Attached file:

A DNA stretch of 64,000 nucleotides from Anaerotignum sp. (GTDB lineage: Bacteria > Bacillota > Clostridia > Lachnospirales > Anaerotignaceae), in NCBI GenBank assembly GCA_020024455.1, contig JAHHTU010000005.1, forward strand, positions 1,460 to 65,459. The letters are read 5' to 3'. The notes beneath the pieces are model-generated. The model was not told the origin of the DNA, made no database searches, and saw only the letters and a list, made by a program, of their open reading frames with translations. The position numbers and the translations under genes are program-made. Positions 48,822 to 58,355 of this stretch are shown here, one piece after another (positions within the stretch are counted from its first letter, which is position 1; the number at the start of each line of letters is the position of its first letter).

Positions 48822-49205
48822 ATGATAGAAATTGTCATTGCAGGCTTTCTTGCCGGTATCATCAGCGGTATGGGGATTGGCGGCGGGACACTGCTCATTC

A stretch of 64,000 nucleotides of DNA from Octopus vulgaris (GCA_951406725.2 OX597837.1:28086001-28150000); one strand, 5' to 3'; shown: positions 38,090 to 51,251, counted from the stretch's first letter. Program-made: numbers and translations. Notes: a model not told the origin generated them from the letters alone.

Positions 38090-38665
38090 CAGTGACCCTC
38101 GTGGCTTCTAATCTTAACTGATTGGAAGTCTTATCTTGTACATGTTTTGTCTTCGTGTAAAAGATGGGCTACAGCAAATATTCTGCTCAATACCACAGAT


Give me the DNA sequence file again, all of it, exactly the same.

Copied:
A DNA stretch of 64,000 nucleotides from Anaerotignum sp. (GTDB lineage: Bacteria > Bacillota > Clostridia > Lachnospirales > Anaerotignaceae), in NCBI GenBank assembly GCA_020024455.1, contig JAHHTU010000005.1, forward strand, positions 1,460 to 65,459. The letters are read 5' to 3'. The notes beneath the pieces are model-generated. The model was not told the origin of the DNA, made no database searches, and saw only the letters and a list, made by a program, of their open reading frames with translations. The position numbers and the translations under genes are program-made. Positions 48,822 to 58,355 of this stretch are shown here, one piece after another (positions within the stretch are counted from its first letter, which is position 1; the number at the start of each line of letters is the position of its first letter).

Positions 48822-49205
48822 ATGATAGAAATTGTCATTGCAGGCTTTCTTGCCGGTATCATCAGCGGTATGGGGATTGGCGGCGGGACACTGCTCATTC

A stretch of 64,000 nucleotides of DNA from Octopus vulgaris (GCA_951406725.2 OX597837.1:28086001-28150000); one strand, 5' to 3'; shown: positions 38,090 to 51,251, counted from the stretch's first letter. Program-made: numbers and translations. Notes: a model not told the origin generated them from the letters alone.

Positions 38090-38665
38090 CAGTGACCCTC
38101 GTGGCTTCTAATCTTAACTGATTGGAAGTCTTATCTTGTACATGTTTTGTCTTCGTGTAAAAGATGGGCTACAGCAAATATTCTGCTCAATACCACAGAT